Coronavirus disease 2019 (COVID-19) has been reported to cause cardiovascular complications such as myocardial injury, thromboembolic events, arrhythmia, and heart failure. Multiple mechanisms—some overlapping, notably the role of inflammation and IL-6—potentially underlie these complications. The reported cardiac injury may be a result of direct viral invasion of cardiomyocytes with consequent unopposed effects of angiotensin II, increased metabolic demand, immune activation, or microvascular dysfunction. Thromboembolic events have been widely reported in both the venous and arterial systems that have attracted intense interest in the underlying mechanisms. These could potentially be due to endothelial dysfunction secondary to direct viral invasion or inflammation. Additionally, thromboembolic events may also be a consequence of an attempt by the immune system to contain the infection through immunothrombosis and neutrophil extracellular traps. Cardiac arrhythmias have also been reported with a wide range of implicated contributory factors, ranging from direct viral myocardial injury, as well as other factors, including at-risk individuals with underlying inherited arrhythmia syndromes. Heart failure may also occur as a progression from cardiac injury, precipitation secondary to the initiation or withdrawal of certain drugs, or the accumulation of des-Arg9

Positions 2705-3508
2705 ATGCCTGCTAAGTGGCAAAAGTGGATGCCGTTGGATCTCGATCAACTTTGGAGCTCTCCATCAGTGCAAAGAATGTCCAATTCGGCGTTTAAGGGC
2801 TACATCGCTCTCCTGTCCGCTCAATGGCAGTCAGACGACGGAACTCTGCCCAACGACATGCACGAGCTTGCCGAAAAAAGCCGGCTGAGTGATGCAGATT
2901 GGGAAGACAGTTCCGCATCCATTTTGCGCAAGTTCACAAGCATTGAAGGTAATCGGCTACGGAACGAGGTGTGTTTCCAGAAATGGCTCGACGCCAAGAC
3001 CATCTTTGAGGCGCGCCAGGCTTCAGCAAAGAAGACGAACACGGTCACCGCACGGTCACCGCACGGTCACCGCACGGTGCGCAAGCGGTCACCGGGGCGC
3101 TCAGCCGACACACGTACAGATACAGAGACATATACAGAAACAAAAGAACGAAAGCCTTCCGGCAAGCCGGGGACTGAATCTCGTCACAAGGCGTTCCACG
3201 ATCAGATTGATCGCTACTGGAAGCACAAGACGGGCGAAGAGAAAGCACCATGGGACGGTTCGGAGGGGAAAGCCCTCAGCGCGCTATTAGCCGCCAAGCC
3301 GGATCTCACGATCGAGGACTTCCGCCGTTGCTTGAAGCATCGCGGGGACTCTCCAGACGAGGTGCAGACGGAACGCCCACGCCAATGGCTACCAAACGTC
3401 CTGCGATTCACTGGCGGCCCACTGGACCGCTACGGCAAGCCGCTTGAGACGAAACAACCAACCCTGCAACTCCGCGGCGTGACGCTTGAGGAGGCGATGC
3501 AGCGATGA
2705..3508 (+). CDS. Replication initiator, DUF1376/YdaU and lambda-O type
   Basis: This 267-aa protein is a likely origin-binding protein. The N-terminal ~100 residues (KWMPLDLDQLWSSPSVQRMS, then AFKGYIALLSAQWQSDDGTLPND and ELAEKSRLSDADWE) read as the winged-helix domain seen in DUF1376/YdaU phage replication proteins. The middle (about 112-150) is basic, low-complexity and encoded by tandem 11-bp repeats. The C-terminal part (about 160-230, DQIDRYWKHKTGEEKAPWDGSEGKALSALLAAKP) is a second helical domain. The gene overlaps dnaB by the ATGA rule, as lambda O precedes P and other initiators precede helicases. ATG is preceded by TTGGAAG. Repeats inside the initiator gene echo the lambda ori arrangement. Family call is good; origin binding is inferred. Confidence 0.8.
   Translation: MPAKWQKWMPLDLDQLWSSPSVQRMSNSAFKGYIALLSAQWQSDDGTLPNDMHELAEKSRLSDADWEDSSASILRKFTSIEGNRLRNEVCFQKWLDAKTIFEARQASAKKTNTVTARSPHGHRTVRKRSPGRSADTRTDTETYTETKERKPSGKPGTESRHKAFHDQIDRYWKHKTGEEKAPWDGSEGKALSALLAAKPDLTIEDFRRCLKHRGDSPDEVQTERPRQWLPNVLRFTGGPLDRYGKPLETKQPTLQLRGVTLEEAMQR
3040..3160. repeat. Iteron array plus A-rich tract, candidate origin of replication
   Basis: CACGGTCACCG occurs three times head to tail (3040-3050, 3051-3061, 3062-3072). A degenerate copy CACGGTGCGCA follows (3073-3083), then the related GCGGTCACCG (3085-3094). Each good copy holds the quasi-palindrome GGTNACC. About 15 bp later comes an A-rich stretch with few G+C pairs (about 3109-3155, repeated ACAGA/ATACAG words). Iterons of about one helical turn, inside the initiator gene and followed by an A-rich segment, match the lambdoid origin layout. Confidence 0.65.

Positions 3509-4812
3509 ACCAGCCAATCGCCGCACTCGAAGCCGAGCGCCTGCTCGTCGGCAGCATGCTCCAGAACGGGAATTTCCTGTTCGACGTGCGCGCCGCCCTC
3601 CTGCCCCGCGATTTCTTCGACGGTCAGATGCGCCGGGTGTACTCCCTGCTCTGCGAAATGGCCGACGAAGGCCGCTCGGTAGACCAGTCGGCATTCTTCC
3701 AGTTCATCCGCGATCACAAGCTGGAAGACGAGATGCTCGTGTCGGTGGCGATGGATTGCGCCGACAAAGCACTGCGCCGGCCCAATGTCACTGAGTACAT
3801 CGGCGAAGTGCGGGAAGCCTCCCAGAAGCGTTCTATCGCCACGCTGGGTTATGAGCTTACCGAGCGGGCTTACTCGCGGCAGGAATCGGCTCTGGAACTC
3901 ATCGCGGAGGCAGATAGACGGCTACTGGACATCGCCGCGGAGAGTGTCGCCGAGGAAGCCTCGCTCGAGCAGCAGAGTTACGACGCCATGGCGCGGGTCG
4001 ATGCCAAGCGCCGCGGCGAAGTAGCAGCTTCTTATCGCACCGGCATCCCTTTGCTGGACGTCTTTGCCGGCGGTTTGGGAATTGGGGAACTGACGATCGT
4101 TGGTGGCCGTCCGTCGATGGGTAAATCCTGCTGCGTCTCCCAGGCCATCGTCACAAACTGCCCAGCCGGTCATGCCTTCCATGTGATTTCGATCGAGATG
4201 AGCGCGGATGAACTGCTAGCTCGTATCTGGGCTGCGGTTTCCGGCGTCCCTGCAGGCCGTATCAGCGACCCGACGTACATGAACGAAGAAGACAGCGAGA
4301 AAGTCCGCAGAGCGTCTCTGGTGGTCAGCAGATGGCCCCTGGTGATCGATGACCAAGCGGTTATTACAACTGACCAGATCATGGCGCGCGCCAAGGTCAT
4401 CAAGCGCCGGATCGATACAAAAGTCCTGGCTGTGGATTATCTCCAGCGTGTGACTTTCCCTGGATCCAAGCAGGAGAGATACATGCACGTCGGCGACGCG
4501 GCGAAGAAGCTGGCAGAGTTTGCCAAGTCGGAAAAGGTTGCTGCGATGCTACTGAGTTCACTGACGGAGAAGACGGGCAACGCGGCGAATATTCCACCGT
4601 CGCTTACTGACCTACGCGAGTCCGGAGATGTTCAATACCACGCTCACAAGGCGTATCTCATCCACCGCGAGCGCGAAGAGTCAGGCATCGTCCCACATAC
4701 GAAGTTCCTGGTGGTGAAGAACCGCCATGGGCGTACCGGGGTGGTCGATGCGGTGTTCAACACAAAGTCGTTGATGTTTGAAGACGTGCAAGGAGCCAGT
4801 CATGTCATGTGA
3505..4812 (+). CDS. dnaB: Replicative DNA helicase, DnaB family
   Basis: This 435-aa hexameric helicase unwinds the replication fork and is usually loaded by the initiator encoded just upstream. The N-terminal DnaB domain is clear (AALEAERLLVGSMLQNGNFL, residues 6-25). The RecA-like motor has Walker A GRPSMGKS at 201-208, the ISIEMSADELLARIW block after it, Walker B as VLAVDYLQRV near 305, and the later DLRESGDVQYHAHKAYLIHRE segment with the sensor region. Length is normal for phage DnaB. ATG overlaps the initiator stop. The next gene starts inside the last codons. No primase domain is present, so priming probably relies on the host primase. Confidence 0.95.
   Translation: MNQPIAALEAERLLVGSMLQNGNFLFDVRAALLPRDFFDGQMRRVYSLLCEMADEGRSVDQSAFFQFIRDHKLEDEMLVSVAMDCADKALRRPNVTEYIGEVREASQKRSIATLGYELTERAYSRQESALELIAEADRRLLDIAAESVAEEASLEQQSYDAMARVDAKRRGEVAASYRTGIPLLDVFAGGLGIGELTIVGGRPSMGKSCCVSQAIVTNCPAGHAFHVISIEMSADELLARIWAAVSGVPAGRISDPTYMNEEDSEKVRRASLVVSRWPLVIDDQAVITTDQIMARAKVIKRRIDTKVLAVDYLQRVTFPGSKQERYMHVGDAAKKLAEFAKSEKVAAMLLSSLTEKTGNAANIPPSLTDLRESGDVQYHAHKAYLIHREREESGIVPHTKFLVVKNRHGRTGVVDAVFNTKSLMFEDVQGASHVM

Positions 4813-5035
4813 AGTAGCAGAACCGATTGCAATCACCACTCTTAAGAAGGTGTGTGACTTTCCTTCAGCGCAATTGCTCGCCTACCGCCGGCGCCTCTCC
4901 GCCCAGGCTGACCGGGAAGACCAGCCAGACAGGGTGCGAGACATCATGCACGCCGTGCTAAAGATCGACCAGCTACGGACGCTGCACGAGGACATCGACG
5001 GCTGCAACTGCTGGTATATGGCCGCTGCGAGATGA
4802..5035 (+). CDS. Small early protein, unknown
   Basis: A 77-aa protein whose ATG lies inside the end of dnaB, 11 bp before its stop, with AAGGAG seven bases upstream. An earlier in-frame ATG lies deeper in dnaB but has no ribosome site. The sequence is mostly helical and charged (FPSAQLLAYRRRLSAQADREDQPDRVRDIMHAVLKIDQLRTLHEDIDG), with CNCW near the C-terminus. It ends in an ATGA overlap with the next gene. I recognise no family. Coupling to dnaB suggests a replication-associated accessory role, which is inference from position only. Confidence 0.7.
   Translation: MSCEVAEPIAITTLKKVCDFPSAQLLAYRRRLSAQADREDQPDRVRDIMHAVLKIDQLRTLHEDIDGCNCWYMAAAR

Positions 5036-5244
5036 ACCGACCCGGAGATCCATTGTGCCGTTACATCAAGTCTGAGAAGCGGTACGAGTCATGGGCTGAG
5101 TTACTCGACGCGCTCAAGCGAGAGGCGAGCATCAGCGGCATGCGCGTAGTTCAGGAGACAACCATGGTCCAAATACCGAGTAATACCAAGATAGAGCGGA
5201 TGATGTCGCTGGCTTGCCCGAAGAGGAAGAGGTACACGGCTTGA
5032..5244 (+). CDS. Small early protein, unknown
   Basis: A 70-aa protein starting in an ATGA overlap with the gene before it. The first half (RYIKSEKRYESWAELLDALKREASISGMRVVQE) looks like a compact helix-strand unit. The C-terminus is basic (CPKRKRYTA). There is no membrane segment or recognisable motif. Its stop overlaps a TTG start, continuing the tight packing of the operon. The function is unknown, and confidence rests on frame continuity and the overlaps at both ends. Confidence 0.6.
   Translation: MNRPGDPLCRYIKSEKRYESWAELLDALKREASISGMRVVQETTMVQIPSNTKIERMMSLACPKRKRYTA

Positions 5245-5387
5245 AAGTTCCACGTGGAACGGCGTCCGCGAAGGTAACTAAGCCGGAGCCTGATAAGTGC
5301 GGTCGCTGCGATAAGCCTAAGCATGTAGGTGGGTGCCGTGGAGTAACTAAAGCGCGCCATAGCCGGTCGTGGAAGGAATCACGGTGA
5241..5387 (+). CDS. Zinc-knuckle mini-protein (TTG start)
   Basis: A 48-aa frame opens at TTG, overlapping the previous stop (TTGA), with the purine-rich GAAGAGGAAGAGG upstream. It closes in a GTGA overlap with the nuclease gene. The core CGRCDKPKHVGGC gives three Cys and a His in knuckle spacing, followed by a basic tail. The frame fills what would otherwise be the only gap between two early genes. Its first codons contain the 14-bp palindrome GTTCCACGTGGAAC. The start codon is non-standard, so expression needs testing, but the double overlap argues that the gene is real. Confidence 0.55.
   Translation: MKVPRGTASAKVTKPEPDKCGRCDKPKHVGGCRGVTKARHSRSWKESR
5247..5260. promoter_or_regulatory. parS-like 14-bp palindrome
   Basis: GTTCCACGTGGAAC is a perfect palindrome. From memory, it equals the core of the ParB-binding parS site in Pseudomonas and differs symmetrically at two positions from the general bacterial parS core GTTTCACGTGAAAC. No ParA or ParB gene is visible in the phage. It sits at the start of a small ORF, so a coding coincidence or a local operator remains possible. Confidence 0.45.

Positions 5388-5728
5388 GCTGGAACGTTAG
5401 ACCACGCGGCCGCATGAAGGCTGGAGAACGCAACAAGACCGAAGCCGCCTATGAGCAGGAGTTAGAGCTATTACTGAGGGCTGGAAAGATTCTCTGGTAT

-bradykinin (DABK) with excessive induction of pro-inflammatory G protein coupled receptor B1
(BK1). The presenting cardiovascular symptoms include chest pain, dyspnoea, and palpitations. There is currently intense interest in vaccine-induced thrombosis and in the treatment of Long COVID since many patients who have survived COVID-19 describe persisting health problems. This review will summarise the proposed physiological mechanisms of COVID-19-associated cardiovascular complications.
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